The Pigmentation of Fall Color
Question: Plant leaves are different colors because of pigments but why are some trees yellow in the fall, some are orange, some are red, and others have a combination of all these colors?
Answer: Leaf color is the product of the interaction of various pigments within a leaf. The color that we see is based upon two factors:
Types of pigments within a leaf
Amount of pigments present in the leaf.
Question: How do these pigments work and interact in such a way that they create such stunning colors?
Answer: It’s all about chemistry! Three classes of pigments determine leaf color:
All three of these pigments have different chemistries which give them their differences in color. Within each pigment class there are certain compound types that reveal different colors.
Throughout the growing season leaves are typically green because the chlorophyll masks all the other pigments present in the leaf. As the chlorophyll breaks down in the fall, some of the other colors are revealed. Just like chlorophyll masks pigments, anthocyanins can mask carotenoids, making those pigments not visible. Plants whose leaves have high anthocynanin content will appear red. Orange colors tend to be caused by the presence of both anthocyanins and carotenoids. Leaves that have carotenoids but few anthocyanins will have a yellow color. So, this is the reason why your red maples turn red and your American beech trees turn yellow.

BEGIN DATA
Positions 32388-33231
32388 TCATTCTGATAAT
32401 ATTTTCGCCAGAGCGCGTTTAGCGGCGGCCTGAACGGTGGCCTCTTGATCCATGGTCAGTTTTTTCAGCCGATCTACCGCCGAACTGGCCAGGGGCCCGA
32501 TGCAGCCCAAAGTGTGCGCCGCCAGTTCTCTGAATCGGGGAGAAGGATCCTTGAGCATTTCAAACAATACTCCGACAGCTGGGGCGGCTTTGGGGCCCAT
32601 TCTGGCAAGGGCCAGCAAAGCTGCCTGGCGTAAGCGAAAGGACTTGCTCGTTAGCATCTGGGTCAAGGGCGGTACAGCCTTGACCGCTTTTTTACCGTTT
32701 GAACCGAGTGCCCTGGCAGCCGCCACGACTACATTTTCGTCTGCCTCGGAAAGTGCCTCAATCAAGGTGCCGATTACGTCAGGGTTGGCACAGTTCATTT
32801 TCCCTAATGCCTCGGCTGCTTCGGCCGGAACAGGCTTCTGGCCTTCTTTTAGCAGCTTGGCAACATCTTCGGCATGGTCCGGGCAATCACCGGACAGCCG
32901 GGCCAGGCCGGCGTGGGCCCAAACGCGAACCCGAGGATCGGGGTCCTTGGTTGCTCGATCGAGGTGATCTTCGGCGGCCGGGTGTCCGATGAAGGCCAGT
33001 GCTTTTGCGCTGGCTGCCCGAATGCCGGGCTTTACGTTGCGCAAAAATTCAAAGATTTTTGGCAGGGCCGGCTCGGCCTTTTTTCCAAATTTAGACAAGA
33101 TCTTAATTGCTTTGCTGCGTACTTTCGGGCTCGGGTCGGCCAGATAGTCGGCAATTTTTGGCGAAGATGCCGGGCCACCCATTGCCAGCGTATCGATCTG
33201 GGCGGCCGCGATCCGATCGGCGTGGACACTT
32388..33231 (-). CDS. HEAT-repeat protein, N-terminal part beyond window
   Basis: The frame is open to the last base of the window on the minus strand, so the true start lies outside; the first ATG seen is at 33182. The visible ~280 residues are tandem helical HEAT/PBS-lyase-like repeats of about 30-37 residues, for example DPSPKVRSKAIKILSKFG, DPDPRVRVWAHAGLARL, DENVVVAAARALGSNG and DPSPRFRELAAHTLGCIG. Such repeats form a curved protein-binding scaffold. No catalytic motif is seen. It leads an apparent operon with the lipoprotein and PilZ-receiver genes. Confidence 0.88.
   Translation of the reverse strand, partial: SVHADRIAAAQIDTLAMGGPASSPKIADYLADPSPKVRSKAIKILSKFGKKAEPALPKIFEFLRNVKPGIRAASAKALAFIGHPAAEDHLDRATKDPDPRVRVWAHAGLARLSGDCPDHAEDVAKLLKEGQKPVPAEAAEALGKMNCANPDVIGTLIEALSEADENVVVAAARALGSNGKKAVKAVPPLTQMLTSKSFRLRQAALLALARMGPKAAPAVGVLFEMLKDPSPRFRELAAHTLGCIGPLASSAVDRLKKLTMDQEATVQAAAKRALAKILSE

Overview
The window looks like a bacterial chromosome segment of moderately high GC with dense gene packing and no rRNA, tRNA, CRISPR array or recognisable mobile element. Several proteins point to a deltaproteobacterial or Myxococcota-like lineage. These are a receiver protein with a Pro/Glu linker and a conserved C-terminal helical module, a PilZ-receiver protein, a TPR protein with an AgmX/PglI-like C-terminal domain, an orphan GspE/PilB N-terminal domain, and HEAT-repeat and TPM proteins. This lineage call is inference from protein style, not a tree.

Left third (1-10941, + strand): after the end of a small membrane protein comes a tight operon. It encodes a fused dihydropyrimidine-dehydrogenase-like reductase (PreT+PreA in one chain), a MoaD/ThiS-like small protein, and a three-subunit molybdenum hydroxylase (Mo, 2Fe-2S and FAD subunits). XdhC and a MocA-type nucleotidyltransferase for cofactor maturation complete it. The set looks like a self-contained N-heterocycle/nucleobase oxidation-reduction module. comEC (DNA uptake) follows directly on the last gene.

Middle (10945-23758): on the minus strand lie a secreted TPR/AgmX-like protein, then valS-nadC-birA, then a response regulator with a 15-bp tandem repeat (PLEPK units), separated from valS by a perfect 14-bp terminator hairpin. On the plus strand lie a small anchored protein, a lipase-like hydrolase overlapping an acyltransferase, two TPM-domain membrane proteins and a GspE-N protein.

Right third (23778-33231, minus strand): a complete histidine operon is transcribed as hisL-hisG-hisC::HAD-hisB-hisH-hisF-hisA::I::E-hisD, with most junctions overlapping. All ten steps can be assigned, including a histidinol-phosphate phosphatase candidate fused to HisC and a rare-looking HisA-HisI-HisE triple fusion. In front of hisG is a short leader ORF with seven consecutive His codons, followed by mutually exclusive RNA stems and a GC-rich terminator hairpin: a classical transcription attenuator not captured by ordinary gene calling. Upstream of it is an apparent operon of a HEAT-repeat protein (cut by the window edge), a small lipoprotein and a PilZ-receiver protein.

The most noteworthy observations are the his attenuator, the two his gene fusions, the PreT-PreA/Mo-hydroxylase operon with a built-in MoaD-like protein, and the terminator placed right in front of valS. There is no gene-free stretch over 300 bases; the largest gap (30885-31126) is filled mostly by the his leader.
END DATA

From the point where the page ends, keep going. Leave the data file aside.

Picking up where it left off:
An interesting fact: Variegated leaves of certain plant varieties are due to the concentration of certain pigments in certain parts of the leaf. Basically, certain pigments gather near the edge while others gather in the middle and others group together here or there. Aren’t pigments cool?